Today’s team review is form Georgia, she blogs at

Rosie's Book Review team 1

Georgia has been reading The Disobedient Wife by Annika Milisic-Stanley


#Bookreview for The Disobedient Wife by Annika Milisic-Stanley @MilisicStanley #RBRT #Tajikistan


I read The Disobedient Wife by Annika Milisic-Stanley as part of Rosie Amber’s Book Review Team and I am delighted I chose it. I shall say right from the outset that this is a book I never wanted to end. I adored wallowing in its beautifully descriptive passages so elegantly crafted by this author and I was completely captivated by the lives the characters of this novel led.

From the outset it is clear that Nargis is the disobedient wife of the title. Widowed from the man she loved she has deserted the brutal Poulod she then married and it is clear that in this country she is in the wrong for doing so, even if it was to protect herself and her children. Two of these, from her first marriage, Hussein and Bunavsha, live with her, her parents and brother in not much more than a hovel. Poulod has kept Faisullo, the son she had with him, which causes Nargis deep distress. But Nargis is a survivor. She works as a nanny for Harriet Simenon who is living the ex-pat life while her husband, Henri, works. She also sells paintings and being resourceful, and hardworking, soon opens a shop. I liked her very much and so desperately wanted a happy ending for her.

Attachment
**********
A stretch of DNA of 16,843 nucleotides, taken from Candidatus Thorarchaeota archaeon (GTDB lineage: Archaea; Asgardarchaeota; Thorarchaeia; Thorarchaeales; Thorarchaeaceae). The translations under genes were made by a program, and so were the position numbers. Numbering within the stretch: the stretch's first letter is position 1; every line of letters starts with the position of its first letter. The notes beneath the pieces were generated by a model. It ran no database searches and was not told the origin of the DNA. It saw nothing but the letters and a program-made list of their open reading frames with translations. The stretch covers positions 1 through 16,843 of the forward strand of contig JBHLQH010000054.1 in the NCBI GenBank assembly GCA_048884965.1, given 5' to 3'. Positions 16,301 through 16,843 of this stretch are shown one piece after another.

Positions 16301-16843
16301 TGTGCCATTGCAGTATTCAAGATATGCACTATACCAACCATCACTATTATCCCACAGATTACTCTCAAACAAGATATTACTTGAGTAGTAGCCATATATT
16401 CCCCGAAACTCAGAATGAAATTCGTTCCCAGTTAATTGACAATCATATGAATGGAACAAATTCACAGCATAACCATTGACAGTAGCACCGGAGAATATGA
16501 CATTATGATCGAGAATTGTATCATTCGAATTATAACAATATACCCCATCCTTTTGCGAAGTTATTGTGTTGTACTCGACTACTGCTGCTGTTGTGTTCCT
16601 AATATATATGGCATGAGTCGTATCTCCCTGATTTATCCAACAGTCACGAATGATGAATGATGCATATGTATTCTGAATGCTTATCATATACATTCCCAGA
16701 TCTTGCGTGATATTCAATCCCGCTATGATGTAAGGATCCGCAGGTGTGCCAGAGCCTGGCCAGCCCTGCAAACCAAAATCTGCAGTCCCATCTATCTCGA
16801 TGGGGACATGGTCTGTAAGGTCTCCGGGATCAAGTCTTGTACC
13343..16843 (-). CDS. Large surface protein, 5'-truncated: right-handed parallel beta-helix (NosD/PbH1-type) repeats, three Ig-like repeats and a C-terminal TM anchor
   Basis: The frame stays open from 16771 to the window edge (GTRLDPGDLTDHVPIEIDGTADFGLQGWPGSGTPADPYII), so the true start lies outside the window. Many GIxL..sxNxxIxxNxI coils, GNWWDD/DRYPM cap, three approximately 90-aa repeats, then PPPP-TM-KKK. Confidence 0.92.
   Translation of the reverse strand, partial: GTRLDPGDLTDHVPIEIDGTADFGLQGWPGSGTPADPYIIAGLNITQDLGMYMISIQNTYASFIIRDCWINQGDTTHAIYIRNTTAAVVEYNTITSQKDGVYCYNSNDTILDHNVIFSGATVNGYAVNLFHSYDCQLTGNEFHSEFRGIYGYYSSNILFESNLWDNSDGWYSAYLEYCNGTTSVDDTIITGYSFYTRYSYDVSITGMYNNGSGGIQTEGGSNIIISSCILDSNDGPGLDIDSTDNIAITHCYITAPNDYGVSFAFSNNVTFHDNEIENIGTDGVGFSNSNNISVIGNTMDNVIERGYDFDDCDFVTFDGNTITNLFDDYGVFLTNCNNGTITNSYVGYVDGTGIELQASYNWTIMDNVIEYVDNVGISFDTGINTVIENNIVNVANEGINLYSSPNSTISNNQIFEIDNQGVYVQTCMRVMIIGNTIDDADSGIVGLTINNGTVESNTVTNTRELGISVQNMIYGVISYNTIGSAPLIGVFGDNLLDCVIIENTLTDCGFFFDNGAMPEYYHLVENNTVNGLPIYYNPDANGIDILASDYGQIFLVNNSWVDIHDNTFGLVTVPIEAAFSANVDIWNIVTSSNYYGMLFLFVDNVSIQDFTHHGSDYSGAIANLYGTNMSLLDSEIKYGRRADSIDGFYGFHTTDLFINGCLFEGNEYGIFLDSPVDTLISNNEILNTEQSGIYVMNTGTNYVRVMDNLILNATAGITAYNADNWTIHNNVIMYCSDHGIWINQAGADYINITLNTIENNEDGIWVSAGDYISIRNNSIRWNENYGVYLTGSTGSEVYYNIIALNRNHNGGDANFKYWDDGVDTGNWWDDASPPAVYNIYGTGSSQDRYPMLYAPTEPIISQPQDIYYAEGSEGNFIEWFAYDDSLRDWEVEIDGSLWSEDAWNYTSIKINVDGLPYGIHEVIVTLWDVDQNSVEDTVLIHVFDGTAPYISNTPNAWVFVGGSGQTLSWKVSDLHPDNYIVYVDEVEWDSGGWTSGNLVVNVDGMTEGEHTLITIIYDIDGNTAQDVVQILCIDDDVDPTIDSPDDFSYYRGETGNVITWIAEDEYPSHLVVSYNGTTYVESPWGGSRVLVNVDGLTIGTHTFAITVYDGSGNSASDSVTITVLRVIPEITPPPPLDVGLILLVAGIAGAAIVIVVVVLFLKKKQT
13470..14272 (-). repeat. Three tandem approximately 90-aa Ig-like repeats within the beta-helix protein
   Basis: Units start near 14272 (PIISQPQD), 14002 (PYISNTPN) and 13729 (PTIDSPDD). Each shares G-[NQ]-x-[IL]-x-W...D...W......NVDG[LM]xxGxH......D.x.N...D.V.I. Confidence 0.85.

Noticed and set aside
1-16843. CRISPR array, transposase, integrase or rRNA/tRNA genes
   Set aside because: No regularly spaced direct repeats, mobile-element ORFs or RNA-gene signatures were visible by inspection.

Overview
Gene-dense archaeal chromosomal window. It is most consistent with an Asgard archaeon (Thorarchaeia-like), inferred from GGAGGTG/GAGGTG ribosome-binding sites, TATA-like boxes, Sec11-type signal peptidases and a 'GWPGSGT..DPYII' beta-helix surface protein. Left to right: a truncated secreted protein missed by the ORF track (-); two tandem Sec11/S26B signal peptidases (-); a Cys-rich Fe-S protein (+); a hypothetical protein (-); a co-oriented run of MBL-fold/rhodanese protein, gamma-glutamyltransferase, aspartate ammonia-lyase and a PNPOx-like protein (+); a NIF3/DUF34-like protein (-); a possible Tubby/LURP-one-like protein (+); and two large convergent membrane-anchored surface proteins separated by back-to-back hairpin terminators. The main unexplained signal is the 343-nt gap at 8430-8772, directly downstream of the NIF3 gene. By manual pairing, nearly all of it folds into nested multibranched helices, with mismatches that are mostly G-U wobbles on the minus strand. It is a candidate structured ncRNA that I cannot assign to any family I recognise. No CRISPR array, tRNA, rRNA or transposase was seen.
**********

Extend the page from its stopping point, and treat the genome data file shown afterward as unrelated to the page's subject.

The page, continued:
‘She was as Persephone, forced from summer on Earth to the chill of the Underworld.’ Says it all.

At the beginning of this story I wasn’t that keen on Harriet as she appeared selfish, spoilt and totally unaware of the lives of those closest to her. But at the end of each chapter there is a journal entry from her and through these we see her start to develop, to open her eyes and to not just accept what is expected of her. She does indeed manage to become a disobedient wife in her own right and I was delighted as she took charge of her life.